“I’ll keep going back and forth overseas because you asked me to,” says Klinsmann, who is not in Korea and has no public opinion

Jürgen Klinsmann is back on South Korean soil after 45 days away.

Klinsmann arrived at Incheon International Airport on Thursday afternoon, accompanied by Krieger, following a European tour in September. Klinsmann’s squad played two exhibition matches against Wales on Sept. 8 and Saudi Arabia on Sept. 12, winning one and drawing one.

It was the first win for the national team in six games since Klinsmann’s arrival. It snapped the longest winless streak of any domestic or international coach in charge of the national team. Previously, Hong Myung-bo, Shin Tae-yong (five games or more) and Gus Hiddink (four games) had the longest winless streaks after taking charge.

In addition to the poor results, Klinsmann was also faced with bad publicity for not staying in Korea. He has only been in Korea for 68 days, including this day, since signing a six-month contract with the Korea Football Association. For a coach who has just taken charge of the national team, he should have stayed in Korea to check out the unfamiliar domestic players, but Klinsmann continued to stay abroad, seemingly preferring the European scene.

The same was true after the September A match. Klinsmann had originally planned to stay in Europe to watch the German Bundesliga match between Bayern Munich and Bayer Leverkusen, where Kim would be playing. When news broke that Klinsmann would not be returning to Korea with the squad, public opinion was thrown into another storm.

Klinsmann’s change of heart was prompted by a request from the Football Association. “Actually, when I was in charge of the German and US national teams, I never gave interviews like this at the airport after a friendly,” Klinsmann told reporters at the arrival gate, “but the FFA’s story about the coach giving an interview when the players return home made me think otherwise. It wasn’t too difficult to change my schedule. I’ll be at a K League game on the weekend.”

This is why criticism of Klinsmann is sharp. One of the reasons public opinion is calling for Klinsmann to stay in Korea is that he needs to get to know the country. It’s not just about knowing the players, it’s about knowing the culture and thinking of the East, which is vastly different, so that you can reach your goals without much friction.

The reason why the Klinsmann has faced constant criticism since its launch, even without an incident or accident, is that it has created an unprecedented foreign oil controversy. If those around him had been able to explain the situation in South Korea more accurately and undermine Mr. Klinsmann’s claims, he would not still be facing the same problems.

Klinsmann has been avoiding the press. He even canceled a press conference to announce the roster before the September A match. It’s unusual for a coach to cancel a press conference where he’s supposed to give an honest account of how the squad was assembled and why he made the selections. 메이저사이트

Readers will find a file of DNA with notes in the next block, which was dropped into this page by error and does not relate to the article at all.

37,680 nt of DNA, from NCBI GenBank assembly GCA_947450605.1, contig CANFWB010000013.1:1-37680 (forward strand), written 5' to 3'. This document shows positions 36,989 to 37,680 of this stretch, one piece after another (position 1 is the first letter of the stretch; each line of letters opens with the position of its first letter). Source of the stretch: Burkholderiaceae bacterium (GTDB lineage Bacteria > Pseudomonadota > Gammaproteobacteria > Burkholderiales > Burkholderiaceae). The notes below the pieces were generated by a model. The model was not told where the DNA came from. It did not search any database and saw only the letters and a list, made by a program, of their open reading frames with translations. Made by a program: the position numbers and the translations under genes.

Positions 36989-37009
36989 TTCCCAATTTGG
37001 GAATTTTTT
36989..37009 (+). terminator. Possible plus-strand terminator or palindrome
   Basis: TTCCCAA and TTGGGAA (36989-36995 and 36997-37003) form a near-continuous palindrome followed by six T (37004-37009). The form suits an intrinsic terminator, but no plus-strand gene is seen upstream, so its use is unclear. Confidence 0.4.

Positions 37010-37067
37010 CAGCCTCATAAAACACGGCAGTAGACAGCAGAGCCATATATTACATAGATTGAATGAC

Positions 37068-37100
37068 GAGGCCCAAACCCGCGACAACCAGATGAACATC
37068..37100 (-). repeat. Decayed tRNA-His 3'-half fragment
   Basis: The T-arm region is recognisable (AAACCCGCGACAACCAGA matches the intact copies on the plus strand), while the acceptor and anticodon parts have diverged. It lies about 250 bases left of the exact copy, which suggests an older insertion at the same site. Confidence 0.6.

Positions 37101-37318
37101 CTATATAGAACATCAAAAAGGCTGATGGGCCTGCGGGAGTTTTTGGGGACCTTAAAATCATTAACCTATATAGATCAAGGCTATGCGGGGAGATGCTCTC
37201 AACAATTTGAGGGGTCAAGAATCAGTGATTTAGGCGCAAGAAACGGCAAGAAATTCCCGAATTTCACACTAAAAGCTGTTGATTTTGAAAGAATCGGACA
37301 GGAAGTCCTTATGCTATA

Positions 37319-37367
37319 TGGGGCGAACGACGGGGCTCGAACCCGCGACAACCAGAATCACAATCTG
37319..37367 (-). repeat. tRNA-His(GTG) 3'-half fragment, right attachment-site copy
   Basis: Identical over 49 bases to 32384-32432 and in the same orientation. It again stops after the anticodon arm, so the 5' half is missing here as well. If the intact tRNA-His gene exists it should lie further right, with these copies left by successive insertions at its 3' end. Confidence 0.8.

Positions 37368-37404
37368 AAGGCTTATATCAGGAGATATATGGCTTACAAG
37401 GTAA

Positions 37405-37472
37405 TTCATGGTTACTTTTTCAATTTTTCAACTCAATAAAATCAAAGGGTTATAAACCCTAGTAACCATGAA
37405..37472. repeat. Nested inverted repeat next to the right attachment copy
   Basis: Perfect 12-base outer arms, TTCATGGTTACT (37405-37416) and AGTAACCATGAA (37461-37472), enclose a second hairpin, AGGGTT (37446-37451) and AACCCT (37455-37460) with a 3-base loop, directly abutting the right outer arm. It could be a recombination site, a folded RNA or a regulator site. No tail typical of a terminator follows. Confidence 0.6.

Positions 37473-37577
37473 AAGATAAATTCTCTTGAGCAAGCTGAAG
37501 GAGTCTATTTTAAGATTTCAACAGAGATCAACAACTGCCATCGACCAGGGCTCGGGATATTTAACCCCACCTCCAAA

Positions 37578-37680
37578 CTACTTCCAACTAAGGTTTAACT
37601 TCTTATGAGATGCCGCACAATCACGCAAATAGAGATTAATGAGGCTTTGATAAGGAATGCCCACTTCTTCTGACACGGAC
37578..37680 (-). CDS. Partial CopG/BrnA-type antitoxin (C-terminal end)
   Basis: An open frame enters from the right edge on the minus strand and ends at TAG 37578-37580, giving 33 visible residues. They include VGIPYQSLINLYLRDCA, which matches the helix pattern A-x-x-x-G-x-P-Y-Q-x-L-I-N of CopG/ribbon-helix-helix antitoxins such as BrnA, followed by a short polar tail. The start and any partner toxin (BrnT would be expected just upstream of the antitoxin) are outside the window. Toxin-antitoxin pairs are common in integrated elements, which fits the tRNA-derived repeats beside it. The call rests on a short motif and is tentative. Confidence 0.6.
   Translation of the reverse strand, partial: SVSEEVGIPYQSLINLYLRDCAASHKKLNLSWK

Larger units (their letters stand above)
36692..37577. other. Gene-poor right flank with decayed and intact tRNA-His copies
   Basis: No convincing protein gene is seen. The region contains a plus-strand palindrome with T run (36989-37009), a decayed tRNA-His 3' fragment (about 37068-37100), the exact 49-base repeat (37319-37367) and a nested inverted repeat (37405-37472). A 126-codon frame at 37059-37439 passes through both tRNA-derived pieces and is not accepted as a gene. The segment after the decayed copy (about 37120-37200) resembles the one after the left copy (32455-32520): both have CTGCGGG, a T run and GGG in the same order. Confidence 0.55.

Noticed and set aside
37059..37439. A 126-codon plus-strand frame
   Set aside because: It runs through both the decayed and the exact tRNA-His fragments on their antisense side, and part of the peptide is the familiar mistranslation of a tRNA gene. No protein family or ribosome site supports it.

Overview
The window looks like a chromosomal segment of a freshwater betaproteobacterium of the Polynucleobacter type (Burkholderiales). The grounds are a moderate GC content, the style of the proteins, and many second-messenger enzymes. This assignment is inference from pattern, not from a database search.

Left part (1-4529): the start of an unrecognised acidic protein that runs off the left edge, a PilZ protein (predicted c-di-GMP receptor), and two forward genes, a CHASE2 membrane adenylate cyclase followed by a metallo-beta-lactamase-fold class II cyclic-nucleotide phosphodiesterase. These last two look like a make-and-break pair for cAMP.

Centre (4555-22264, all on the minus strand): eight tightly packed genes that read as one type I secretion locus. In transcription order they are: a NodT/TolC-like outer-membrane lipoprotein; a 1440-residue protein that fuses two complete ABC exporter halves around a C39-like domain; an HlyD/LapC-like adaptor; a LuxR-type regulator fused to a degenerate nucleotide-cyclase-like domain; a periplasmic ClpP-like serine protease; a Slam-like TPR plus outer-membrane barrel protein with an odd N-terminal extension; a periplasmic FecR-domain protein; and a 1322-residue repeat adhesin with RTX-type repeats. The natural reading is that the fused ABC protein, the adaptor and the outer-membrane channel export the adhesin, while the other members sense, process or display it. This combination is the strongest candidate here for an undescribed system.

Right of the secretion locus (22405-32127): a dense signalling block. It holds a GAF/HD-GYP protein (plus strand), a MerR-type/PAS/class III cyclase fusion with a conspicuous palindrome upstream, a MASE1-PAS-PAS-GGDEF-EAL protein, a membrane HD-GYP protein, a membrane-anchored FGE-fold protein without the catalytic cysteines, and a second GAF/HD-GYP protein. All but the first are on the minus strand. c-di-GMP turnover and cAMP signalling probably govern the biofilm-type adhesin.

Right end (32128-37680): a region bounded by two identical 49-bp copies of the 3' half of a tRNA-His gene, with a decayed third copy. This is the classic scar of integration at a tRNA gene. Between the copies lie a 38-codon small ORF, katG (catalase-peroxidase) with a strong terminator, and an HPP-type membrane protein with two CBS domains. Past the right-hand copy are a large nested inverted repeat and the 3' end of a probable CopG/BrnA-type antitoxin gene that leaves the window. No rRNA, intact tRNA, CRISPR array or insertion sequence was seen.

The only other time a press release was used to announce a roster in recent memory was when the coronavirus pandemic prevented a face-to-face meeting. Even then, former coach Paulo Bento held a virtual press conference via the FA’s official YouTube channel, where he spoke candidly about the reasons behind the inclusion and exclusion of certain players and how he plans to manage the squad.

If you are the head of the Korean national team, you need to have the attitude to follow the culture, even if it is not the case in foreign countries. As for the immigration issue, he said, “I came because a lot of people are here. It’s a new experience,” he said.

After traveling to Korea to put the controversy to rest, Klinsmann is expected to travel abroad again. When asked about his next trip, he said, “I’ll be traveling back and forth. I have some matches to watch in Europe,” he said, indicating that he will not stay in Korea for long.

The public is hoping Klinsmann can find a homegrown talent to fill in the gaps in the national team that the Europeans can’t address until the A-match in October. However, Klinsmann’s intention to go out on the road again will put him in direct conflict with public opinion. It will also require a decision from the Football Association and higher-ups, who have so far been unable to control him.

Klinsmann is determined to shake off the criticism directed at him. He has been busy publicizing the unrest of an unsupported national team, citing the example of Germany, which was knocked out in the group stage by Japan at last year’s Federation Internationale de Football Association (FIFA) World Cup in Qatar.

“It’s important to have a positive atmosphere,” said Klinsmann, whose team is aiming to win the Asian Football Confederation (AFC) Asian Cup in Qatar next January. “It’s not too late to take criticism after the results are in. I want the fans and the media to be positive until the Asian Cup.”

Leave a Reply

Your email address will not be published. Required fields are marked *